A Blog by the Editor of The Middle East Journal

Putting Middle Eastern Events in Cultural and Historical Context

Monday, February 15, 2016

As Turkey, Russia, and the Saudis Teeter at the Brink, an Uncomfortable Coincidence (?)

Today was the President's Day holiday in the US and I normally wouldn't be posting, but want to note something about the rapidly escalating tensions between Turkey and Russia as Turkey (and Saudi Arabia, which has moved troops and aircraft to the Incirlik Air Base near Adana) both threaten to cross the border if the YPG Kurds take the town of A‘zaz along the border, and Turkey has been shelling the Minaq (Menakh) airfield south of A‘zaz for the third straight day, that airfield having been taken by YPG fighters a few days ago. After a day when two hospitals were bombed in A‘zaz (and two more in Idlib), it's easy to come up with nightmare scenarios involving a direct clash between Turkey and Russia. The YPG already controls Tal Rif‘at and the Menakh airfield between that town and A‘zaz.
If you weren't already worried about worst-case scenarios, take a look at the map at left. Imagine a triangle with one side formed by the line from A‘zaz to Tal Rif‘at. And about 20 kilometers to the east, you will find a town called Dabiq.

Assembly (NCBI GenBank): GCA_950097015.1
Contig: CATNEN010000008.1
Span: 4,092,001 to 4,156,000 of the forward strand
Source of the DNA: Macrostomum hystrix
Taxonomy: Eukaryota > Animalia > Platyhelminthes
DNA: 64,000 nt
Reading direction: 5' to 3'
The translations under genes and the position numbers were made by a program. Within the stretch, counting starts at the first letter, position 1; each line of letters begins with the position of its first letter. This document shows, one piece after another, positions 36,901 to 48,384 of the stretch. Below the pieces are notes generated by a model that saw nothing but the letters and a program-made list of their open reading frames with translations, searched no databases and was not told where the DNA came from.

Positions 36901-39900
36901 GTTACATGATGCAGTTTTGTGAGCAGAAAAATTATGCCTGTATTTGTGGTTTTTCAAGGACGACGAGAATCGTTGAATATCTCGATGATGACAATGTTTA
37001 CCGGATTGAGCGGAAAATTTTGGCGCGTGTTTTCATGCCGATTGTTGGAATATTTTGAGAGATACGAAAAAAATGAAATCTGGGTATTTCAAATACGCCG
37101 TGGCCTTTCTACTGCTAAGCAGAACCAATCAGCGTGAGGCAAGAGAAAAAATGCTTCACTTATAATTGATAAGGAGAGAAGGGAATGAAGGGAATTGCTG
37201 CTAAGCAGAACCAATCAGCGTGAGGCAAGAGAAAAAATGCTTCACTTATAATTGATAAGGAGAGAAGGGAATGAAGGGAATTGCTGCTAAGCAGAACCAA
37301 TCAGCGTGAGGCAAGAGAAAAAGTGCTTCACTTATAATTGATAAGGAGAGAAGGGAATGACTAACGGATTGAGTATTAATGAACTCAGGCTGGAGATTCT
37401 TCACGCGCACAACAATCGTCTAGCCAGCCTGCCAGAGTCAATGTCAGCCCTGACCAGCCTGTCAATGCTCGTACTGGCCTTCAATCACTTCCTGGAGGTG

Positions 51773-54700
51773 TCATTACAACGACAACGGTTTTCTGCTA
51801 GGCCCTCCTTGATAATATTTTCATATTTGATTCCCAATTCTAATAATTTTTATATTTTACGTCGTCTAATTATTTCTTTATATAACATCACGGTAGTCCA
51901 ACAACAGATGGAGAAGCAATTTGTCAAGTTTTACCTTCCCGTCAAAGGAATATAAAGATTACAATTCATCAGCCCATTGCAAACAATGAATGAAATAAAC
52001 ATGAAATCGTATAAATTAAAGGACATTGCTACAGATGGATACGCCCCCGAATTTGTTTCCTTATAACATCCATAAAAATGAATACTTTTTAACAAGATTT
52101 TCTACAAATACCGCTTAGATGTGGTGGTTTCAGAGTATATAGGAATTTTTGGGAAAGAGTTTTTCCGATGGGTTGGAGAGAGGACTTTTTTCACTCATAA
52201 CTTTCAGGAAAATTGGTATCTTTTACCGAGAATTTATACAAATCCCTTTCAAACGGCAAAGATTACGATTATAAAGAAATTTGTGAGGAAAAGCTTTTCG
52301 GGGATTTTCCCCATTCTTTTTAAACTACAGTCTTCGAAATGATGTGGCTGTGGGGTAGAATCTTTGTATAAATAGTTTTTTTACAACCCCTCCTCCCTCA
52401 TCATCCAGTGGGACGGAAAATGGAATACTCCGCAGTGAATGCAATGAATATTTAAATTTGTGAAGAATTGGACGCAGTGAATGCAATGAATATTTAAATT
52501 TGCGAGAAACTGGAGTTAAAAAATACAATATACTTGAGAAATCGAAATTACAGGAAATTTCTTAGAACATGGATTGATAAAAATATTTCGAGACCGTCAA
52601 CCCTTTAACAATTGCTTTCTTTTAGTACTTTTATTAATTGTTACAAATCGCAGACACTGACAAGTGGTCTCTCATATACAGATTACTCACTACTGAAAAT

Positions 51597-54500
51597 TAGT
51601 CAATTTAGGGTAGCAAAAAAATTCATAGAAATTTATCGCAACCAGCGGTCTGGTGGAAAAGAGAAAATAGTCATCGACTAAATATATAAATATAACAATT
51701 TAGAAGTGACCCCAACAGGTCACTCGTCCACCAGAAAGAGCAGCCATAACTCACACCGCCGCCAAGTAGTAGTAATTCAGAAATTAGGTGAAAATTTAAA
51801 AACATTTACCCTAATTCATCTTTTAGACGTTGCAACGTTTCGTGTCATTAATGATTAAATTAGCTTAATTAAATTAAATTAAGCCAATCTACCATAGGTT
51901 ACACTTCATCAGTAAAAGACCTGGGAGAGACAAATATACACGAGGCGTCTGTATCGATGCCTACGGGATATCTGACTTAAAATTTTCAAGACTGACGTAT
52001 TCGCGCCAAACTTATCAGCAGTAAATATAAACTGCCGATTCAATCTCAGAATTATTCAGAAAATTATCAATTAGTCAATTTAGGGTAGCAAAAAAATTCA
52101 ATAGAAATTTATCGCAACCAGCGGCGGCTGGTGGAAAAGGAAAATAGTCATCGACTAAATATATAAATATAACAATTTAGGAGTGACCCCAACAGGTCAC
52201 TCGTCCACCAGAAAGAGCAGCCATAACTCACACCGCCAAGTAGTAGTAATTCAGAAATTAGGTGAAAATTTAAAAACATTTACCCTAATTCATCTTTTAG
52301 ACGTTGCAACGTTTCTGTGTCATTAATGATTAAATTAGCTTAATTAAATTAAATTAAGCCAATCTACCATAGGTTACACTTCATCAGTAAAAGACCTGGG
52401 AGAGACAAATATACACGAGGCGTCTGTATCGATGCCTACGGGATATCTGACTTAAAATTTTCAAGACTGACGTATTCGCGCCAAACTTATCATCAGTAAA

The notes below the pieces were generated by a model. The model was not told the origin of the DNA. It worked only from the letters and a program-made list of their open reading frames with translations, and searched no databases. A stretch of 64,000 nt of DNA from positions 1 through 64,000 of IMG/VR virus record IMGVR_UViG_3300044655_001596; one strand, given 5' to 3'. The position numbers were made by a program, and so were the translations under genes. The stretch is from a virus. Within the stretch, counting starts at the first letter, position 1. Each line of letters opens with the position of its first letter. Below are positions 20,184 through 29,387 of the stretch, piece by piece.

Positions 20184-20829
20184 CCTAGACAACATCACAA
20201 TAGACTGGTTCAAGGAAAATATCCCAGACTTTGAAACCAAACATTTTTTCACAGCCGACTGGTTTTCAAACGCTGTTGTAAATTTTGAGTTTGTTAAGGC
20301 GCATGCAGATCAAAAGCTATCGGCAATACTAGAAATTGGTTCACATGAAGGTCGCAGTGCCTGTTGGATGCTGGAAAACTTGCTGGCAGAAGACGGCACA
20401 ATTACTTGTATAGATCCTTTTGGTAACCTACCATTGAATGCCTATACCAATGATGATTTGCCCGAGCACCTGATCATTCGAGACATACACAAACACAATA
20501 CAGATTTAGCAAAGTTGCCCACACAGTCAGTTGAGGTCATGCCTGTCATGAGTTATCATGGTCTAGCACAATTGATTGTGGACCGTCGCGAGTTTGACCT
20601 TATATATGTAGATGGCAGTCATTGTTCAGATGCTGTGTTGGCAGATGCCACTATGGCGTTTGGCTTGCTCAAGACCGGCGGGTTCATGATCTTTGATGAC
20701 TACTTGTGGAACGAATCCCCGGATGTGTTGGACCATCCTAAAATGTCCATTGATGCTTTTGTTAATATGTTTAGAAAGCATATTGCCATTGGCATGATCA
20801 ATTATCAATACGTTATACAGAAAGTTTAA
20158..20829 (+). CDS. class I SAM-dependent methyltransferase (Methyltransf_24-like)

Sound familiar? You may recognize it from the name of ISIS' English-language magazine, Dabiq. I also did a post back in 2014 on the subject, noting that while the field of Dabiq (Marj Dabiq) near the town was the site of two key battles in 717 and 1516, it also plays a role in Islamic apocalyptic eschatology, as the site of a final apocalyptic battle between the "Romans" and the Muslims, according to a tradition attributed to the Prophet. In a version from the Sahih Muslim: "Abu Huraira reported Allah's Messenger (may peace be upon him) as saying: The Last Hour would not come until the Romans would land at al-A'maq or in Dabiq" and going on to describe the last battle. Al-A'maq is identified with a valley near Antioch (Antakya) in the Turkish Hatay near the Syrian border.

Both sites were along the dividing line between Byzantium and Islam during the rise of Islam, just as both sites lie along the Syrian-Turkish border today. So it's all just a historical coincidence and not a sign of the imminent apocalypse, surely.

Isn't it?

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